Why so (not at all) serious?

Like his previous film 'Super Size Me', Morgan Spurlock's latest joint 'Where In the World is Osama Bin Laden?' begins with a little preamble, before Morgan walks down the street, shouts the title of the film, and then the opening credits roll.

Like 'Super Size Me', this film is carried by Spurlock's amiable personality.

Like 'Super Size Me', this film has a pretty obvious message that you don't need to sit through an hour and a half of film to figure out.

Unlike 'Super Size Me', this film is a load of balls.

Look, Morgan. You're a nice guy. One time we shared a cab at SXSW, after that Craigslist documentary. The sociological experiment stuff worked well before, and it's pretty good on your TV show. But this is a issue that's really serious. You can't say "maybe [Osama]'s a 9ft tall bionic ninja with x-ray eyes and the power of flight" immediately after showing him dancing to MC Hammer. You can't talk about how the U.S. has historically supported dictatorships and illustrate it with gaudy cartoons, over a rap music background. You can't use videogame graphics, or an animation of Bin Laden as a fast food worker. You sure can't keep referring to him as "OBL".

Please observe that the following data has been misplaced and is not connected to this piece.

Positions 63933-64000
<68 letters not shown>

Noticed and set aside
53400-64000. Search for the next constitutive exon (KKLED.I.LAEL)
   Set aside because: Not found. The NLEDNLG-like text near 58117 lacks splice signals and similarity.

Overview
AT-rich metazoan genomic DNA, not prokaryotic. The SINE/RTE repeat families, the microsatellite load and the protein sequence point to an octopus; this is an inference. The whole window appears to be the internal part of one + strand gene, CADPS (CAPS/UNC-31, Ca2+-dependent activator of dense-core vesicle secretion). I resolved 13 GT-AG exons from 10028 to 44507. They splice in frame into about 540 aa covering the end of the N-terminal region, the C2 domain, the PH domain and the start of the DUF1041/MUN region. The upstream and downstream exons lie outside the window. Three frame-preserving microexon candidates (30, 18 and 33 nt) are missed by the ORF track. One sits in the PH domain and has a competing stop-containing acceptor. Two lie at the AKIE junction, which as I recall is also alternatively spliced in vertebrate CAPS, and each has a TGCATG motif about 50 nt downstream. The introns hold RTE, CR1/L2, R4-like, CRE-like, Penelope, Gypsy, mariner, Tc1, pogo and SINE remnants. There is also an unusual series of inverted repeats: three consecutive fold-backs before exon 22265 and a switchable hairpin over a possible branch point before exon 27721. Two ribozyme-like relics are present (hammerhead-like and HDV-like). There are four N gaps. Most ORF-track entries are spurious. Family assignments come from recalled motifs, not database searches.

You can't tackle an issue as important as this and not tell me anything new.

There is some good here, though, guys: there's a training sequence at the start that's equal parts intense and paranoid. I thought it was kind of cool that the Doctor from 'Super Size Me' is still his doctor, and after freaking out in the last film, he doesn't bat an eyelid when Spurlock says "I'm going to look for Osama Bin Laden" as if it's nothing. That's about it.

Framing the film around the imminent birth of his first child is clumsy, and the shots of his wife, back home in New York don't sit well with all the (sort of) politicking. The tone was all wrong. This film was all wrong.


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